Cognitive and Psychosocial Development Case Study
A cognitive and psychosocial development case study takes an individual and explores their development cognitively and psychosocially. What you see on this page is an example of a case and the accessment of what stage of development the child is at. This will give you an idea on how to look at a case study for a psychology case study.
Wayland is a beautiful eight-year old Caucasian male. He has blonde hair, blue eyes, and an engaging smile. Wayland is similar to his peers in height, but he has an unusual degree of muscularity for a child his age. There are no known medical problems except for the typical colds and sore throats that most children experience on occasion.
Currently a third-grader in a public elementary school, Wayland lives in a small town with a population of approximately 14 thousand. The socioeconomic status of his family might be described as “working class,” as both his mother and stepfather are employed with a discount department store as warehouse attendants. The mother behaves kindly toward her son, but she seems overwhelmed by life circumstances much of the time. She and Wayland’s stepfather, Jimmy, have two additional children, both toddlers. Jimmy appears somewhat detached from his stepson. The man’s primary interest, according to Wayland, is continuing to build his collection of Star Trek memorabilia. Though this might seem atypical of most men in their late twenties, Wayland apparently views it as a positive attribute in Jimmy since he shares the man’s fascination with the Star Trek phenomenon.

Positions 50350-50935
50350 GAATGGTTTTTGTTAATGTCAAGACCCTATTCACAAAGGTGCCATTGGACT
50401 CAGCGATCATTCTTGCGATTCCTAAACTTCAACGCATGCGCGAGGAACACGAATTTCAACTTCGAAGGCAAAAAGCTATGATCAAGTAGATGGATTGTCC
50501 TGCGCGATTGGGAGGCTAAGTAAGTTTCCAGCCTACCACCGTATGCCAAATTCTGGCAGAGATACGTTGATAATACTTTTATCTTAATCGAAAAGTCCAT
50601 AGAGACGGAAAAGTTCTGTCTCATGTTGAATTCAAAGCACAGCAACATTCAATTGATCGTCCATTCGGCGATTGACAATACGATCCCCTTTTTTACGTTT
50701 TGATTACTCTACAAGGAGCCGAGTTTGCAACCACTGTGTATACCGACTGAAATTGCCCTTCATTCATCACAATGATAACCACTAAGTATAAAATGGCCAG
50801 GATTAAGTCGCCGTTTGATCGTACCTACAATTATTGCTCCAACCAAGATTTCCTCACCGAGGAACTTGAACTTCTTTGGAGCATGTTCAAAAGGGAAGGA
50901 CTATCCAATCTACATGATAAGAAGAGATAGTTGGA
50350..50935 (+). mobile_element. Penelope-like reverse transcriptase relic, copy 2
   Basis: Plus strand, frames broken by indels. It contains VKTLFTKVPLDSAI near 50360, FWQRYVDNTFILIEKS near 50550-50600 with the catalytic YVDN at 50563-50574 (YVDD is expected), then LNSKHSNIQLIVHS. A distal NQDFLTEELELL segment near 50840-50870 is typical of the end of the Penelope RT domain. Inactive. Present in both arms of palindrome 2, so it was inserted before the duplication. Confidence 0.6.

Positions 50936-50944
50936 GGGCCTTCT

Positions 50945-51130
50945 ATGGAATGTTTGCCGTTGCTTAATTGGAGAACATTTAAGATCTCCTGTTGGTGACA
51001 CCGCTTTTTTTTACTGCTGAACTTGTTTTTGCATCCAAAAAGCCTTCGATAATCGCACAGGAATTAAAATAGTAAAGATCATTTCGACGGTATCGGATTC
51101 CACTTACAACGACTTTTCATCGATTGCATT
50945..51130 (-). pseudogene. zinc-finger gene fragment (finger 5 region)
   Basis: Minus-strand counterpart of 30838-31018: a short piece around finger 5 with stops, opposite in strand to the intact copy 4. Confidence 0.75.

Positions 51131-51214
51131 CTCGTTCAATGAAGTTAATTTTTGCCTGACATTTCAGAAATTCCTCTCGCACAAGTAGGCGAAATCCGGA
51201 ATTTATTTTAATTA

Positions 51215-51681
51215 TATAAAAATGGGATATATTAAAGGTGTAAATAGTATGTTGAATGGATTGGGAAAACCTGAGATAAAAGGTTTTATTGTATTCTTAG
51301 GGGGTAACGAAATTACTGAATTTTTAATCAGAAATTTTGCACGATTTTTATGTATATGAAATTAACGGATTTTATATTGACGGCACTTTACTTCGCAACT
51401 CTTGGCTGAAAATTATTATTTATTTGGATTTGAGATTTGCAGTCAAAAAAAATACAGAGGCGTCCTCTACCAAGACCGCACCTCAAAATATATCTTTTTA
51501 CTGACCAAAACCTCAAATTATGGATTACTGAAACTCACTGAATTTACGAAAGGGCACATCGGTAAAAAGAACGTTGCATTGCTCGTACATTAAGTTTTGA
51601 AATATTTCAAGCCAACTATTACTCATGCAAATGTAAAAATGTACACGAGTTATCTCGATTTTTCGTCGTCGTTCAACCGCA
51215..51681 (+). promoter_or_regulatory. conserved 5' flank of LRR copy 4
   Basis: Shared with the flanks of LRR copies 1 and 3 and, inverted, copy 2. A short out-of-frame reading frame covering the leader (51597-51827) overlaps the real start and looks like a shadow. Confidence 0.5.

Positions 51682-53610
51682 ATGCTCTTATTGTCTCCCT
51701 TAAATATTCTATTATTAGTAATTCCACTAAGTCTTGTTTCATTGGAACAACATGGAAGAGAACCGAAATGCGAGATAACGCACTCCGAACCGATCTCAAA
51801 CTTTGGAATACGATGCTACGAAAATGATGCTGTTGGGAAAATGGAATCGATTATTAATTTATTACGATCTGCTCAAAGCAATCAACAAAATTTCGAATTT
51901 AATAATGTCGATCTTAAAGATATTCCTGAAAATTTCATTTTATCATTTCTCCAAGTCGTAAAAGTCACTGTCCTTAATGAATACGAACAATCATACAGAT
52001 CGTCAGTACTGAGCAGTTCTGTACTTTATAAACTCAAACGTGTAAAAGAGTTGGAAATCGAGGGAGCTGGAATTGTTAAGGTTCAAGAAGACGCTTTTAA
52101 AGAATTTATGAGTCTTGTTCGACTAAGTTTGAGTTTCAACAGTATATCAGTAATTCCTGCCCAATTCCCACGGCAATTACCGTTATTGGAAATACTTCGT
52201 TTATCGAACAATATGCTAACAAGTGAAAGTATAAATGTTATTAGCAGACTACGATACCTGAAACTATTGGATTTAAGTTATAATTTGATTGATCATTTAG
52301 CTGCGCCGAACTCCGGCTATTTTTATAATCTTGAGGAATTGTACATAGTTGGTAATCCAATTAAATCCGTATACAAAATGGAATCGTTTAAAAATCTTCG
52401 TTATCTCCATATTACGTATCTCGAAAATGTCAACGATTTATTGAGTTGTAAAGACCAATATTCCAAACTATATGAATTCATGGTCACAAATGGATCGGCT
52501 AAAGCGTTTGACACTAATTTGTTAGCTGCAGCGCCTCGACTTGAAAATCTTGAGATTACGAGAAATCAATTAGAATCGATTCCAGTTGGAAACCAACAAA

Wayland’s birth father was an abusive alcoholic, and the birth parents were divorced when their son was 3 years of age. Wayland claims to remember domestic disputes during which his father punched holes in the walls of their small home and tore the phone from the wall. Given his young age at the time, one wonders if perhaps he has been told about such episodes and has assimilated them as “memories.” Wayland and his older sister currently have minimal contact with their birth father.
Though Wayland has been diagnosed with reading disabilities, he appears on-track with regard to general cognitive development. According to Jean Piaget, a child evidencing typical cognitive development would be in the Concrete Operations stage at Wayland’s age. This stage is characterized by logical, flexible, organized thought. Conceptualizing cognition as comprised of many interactive processes that lead to the following:
- “Knowing more”
- “Knowing differently”
Research papers will show that Wayland was presented with several developmental tasks related to this particular stage. Since concrete connotes understanding and manipulation of tangibles, the tasks related to physical objects and properties rather than abstract concepts.